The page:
In the case of myself (and 4 other Undergrad students I know of taking this route), ‘part-time study’ wouldn’t have been an option had my grades not been high enough. It is far easier for colleges to tell a student to rusticate. But when your academic performance has been high, rustication isn’t justifiable. There is absolutely no shame in rustication, as it can be an excellent opportunity to clear your head and come back stronger, but for those whose condition won’t necessarily improve, and yet have been performing to a high standard, then rustication won’t solve anything. There were no worries from academics with the quality of my work, but my ability to attend classes, lectures and work consistently was made difficult by my physical condition.


Personal Circumstances


The sad reality is that the ability to experience misfortune doesn’t magically end when you get to University. Following a diagnosis for anxiety in first year, I then had multiple bereavements and spent a large amount of my time searching for diagnoses’ or a cure to help with the physical pain I was experiencing. Part-time study isn’t easy to obtain, there often have to be multiple debilitating circumstances for the colleges, faculties and university proctors to reach a unanimous agreement on what should be done - occasionally consulting a GP. But it can be an absolute life-saver for those of us who have proven to be more than capable of performing to Oxford’s high standard, but find ourselves in difficult circumstances beyond our control.


How I Secured Part Time Study


Ironically, much like anyone who has endometriosis will know, the hardest part was convincing my college to believe that ‘part-time study’ existed. I found little information during the initial stages of my investigation into some miracle way to balance my health and remain doing a degree that I love. But, by pure chance, a friend of mine met a part-time undergrad at a party - he briefly mentioned that he had been able to extend his undergrad another year for personal reasons. This exchange, no matter how vague, was enough for me to have hope. I raised it with my college and was immediately shut down, told it didn’t exist and that I was mistaken. I was determined not to give up and something inside me told me to keep on trying; that’s when I stumbled across this article:,place%20for%20me%20were%20working.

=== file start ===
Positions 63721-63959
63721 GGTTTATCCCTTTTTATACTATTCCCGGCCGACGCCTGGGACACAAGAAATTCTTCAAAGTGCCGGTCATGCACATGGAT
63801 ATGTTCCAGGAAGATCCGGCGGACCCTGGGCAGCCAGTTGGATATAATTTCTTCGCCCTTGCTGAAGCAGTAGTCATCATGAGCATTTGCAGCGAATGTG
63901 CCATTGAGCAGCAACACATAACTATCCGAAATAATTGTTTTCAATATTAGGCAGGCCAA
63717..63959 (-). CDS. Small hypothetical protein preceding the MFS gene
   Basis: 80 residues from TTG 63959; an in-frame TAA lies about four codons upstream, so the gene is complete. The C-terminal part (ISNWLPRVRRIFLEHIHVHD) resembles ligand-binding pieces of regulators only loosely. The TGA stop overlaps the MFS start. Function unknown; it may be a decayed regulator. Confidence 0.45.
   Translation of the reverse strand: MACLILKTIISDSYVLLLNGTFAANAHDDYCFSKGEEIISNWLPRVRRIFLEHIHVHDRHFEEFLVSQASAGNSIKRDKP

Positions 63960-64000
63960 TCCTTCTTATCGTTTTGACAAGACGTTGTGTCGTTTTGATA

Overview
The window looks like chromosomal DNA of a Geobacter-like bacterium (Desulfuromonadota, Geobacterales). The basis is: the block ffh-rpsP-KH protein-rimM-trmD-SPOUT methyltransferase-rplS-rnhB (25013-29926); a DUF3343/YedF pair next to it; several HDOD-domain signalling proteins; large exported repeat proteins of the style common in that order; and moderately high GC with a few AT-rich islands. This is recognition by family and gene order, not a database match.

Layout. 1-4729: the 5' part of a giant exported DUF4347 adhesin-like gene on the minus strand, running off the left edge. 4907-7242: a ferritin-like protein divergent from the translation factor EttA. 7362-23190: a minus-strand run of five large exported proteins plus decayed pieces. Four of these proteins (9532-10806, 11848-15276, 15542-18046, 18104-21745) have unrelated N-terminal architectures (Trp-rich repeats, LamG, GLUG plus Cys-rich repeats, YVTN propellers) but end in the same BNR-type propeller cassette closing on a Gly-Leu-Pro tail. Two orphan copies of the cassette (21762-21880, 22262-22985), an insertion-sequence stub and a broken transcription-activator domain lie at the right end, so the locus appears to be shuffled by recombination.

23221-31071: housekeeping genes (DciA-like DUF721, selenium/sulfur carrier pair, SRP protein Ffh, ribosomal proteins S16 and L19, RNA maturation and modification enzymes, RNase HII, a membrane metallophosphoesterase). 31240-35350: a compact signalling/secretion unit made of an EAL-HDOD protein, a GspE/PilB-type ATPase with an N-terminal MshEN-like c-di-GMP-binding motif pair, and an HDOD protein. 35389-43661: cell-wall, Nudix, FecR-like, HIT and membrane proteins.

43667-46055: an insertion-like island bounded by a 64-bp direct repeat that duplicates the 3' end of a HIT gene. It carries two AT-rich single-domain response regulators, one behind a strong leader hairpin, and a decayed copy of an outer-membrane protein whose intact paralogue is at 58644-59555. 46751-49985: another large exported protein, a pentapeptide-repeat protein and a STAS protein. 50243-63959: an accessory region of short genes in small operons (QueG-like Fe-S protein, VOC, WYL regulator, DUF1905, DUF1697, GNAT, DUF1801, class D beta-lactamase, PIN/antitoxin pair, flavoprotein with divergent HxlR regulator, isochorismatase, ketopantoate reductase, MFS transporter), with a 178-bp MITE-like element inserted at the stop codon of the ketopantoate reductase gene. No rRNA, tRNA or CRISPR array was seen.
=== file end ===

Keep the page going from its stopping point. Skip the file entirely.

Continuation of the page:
I had struck gold. There it was in front of me, black and white proof that I wasn’t going insane, and better yet I read this “if you were trying to find out if part-time was possible at Oxford University, it wouldn’t be surprising if you came to the conclusion that part-time study was simply impossible for undergraduate students.” I no longer felt alone. With this article in hand, I went back to my college and with the full support of my tutor and GP. After presenting my evidence, the college acknowledged that ‘part-time study’ was a viable method of study, but as it’s largely unspoken of they weren’t very well informed about its existence in the Blue Book. From there the college took care of the rest on my behalf.


Cambridge advertises Part Time Study, so why don’t we?


Cambridge University has a word for going part-time with your studies, ‘double-time’ and it’s advertised on their Student Union website. So why doesn’t Oxford? I know I’m not an exception by any means. Every student I know of who is currently in this method of study, has also initially been informed by their respective colleges that it ‘doesn’t exist.’ One student had to read the entire Blue Book to eventually find a section proving that it is in fact a university approved route through an undergrad degree. My hope is that part-time study becomes a greater discussed option for undergraduates with disabling illnesses. No one who has worked extremely hard to get here should have to experience the heartbreak of having it taken away from them by illness or circumstances beyond their control.